Well, I'm here to tell you that that's the biggest lie in advertising. There are actually an infinite number of great, creative solutions to every problem. With the possible exception of how to convince that creative crybaby that I'm right.
Creativity can and does come from anywhere, at anytime – sometimes without the creator realizing it. (Example – I emailed a friend – who writes a terrific food blog – about a restaurant I visited recently. I thought I was just recommending it to her, but she saw it as an actual review, and asked to include it in her blog. You can read it here.)
This cartoon ad by my friend John Caldwell was one of a proposed series that was rejected.
The problem in this case was not that a roomful of clients didn't like it – they loved it, laughed and then turned it down because they turned everything down, on a regular basis.
That story and a few other rejections today.
Every couple of months, the account executive, my art director and I would fly to Detroit, rent a car and drive south into Canada to meet with a roomful of executives responsible for selling Canadian Club Classic. Their billboards and ads had carried the same theme and copy line for ages.
We would present an incredible range of creative executions, all beautifully drawn by the AD with words carefully crafted by me – on themes of oak, wood, barrels, time, classics – any and every nuance we could think of.
The clients loved it all. But they never approved a new concept. Because that wasn't the point of the meetings. They wanted service, and that's what we were there for. We entertained, we showed them possibilities, they knew we were working for them, and they were happy when we went away. We knew the score, we were getting paid, we did our job.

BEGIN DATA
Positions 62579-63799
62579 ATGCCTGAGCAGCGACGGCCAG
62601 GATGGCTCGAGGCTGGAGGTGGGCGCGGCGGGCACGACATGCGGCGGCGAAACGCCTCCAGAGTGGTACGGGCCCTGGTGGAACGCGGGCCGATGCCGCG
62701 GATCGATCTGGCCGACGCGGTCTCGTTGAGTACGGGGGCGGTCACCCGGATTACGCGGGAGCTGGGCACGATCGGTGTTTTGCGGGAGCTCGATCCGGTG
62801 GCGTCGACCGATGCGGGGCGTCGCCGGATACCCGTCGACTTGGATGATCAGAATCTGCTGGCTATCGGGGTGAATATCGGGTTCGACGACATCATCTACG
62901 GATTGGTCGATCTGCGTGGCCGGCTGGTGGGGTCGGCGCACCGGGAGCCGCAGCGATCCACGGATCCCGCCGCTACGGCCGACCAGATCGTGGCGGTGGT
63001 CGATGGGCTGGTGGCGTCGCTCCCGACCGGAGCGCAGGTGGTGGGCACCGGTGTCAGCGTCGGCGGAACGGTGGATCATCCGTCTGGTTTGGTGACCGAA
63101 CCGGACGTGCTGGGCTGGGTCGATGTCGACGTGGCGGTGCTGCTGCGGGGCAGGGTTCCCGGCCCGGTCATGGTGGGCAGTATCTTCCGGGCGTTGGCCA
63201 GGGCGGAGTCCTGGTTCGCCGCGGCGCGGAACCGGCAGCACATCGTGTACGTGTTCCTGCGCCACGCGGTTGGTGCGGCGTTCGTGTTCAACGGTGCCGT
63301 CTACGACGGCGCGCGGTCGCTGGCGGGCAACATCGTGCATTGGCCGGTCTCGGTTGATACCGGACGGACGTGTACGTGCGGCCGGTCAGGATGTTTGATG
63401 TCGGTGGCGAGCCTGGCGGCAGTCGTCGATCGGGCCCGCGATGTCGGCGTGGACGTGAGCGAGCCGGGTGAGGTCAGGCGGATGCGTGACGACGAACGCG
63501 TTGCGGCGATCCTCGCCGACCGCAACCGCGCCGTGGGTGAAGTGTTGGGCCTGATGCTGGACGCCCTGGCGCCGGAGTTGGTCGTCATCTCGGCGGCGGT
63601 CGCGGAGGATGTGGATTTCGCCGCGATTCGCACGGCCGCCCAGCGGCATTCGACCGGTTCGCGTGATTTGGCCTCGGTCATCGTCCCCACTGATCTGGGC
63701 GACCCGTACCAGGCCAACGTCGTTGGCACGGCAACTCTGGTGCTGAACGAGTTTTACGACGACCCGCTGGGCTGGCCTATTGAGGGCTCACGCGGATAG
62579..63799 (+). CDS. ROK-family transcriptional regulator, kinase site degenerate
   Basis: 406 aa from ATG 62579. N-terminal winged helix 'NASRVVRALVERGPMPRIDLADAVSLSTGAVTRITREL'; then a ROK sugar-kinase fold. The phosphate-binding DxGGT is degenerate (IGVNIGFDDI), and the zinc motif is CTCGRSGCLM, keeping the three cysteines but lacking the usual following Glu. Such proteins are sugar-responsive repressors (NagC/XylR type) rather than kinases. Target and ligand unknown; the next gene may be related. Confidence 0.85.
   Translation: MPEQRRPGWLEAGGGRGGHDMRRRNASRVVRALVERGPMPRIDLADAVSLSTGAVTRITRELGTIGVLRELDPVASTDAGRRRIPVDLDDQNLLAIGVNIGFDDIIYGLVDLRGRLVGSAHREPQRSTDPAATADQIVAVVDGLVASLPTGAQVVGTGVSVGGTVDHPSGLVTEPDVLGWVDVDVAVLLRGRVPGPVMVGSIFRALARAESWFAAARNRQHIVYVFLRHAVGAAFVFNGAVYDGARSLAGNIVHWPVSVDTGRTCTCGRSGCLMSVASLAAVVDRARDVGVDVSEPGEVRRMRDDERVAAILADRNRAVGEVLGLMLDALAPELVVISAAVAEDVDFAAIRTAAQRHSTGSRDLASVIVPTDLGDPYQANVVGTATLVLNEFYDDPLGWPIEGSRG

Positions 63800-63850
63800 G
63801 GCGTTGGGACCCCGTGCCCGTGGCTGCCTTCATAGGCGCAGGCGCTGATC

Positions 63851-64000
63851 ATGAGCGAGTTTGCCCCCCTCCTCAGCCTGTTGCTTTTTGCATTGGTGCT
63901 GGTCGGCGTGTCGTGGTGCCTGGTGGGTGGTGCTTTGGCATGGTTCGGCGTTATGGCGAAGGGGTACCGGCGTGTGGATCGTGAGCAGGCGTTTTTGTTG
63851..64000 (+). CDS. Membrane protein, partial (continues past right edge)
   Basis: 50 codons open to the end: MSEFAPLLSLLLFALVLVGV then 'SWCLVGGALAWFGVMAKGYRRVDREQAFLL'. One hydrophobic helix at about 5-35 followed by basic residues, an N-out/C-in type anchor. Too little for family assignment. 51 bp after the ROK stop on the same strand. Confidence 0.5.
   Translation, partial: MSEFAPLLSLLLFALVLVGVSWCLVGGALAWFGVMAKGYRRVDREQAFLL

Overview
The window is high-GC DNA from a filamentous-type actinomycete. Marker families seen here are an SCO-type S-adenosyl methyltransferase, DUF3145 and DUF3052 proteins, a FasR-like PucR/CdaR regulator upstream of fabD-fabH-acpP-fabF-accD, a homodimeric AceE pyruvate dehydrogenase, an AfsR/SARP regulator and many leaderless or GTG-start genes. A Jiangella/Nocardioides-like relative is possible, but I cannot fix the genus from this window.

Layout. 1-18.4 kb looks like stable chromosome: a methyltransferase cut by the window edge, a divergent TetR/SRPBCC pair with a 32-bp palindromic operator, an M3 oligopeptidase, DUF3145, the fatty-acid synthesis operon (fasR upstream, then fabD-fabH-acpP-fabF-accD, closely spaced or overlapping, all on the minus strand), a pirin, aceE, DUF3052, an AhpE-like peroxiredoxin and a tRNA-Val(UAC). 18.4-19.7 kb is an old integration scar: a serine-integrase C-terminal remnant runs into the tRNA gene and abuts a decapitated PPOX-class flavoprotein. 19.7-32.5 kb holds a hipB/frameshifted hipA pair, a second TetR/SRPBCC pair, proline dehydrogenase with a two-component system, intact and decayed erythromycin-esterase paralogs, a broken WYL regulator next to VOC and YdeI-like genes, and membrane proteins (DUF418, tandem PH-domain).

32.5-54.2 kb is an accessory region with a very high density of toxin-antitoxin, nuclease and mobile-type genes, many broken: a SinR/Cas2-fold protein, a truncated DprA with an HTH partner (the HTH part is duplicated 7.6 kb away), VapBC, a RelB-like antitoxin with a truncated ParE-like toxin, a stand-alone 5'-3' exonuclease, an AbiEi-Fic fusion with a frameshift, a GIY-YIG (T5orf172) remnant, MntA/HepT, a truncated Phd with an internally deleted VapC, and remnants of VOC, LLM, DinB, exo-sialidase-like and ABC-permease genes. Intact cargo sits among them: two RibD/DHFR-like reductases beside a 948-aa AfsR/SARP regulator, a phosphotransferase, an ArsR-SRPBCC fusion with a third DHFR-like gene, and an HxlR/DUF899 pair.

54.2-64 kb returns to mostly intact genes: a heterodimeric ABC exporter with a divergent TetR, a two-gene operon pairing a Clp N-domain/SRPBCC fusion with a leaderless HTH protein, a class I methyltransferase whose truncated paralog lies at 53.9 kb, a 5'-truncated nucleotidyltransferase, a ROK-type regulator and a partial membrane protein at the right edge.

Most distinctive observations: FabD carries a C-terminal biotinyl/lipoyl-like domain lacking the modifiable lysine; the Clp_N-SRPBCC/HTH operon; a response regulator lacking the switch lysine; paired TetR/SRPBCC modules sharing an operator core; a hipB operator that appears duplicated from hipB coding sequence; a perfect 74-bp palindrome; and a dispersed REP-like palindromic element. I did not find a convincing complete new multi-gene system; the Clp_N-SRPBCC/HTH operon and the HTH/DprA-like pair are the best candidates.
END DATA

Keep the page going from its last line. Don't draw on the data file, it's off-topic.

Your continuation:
Other campaigns, however, for other clients, were rejected for different reasons. One of the most prevalent reasons for rejection is that the agency does a lousy job of selling the client on the idea. You've seen it on Mad Men, if you follow their rather accurate portrayals of client meetings.
Every ad campaign has to work twice. If it's not sold in to the client, it will never get out to the consumer.
The great Sid Caesar wrote a very frank autobiography in the early 1980's, called “Where Have I Been?” He spoke about it at the Museum of Broadcasting, where he autographed my copy.
I remembered a very funny character he played on early TV, a professor with a Viennese accent who claimed to know everything, and actually got everything wrong. I thought it would make a great spot for Curad bandages, which always featured children calling them “ouchless.” We mocked up storyboards that showed the professor lecturing on the bandages, with a child next to him, correcting him. It was funny and good-natured. His agent showed it to Caesar and he loved it. I believe would have captured the market. Colgate-Palmolive's account manager said no, and that was the end of that.
There was a different reason for the same manager to reject my next idea for a Curad TV spot. This one was animated – using Charles Schulz's Peanuts characters, with Lucy as the doctor, recommending Curad for everybody. The problem here was our own failure to research in advance – the characters were already licensed to Curad's biggest competitor.
Research was the key to a creative execution for another Colgate product I worked on -- a laundry detergent called “Fresh Start.” The art director and I researched commercial laundries and discovered that they don't use as much detergent as consumers do at home. They use the power of many rinses to clean. So we created a character who challenges commercial laundries, claiming to get clothes cleaner with Fresh Start, and always wins. I guess we didn't sell that one well, either, because it was rejected.
Lest you think none of my ideas every made it out the door, next time I'll regale you with some successes.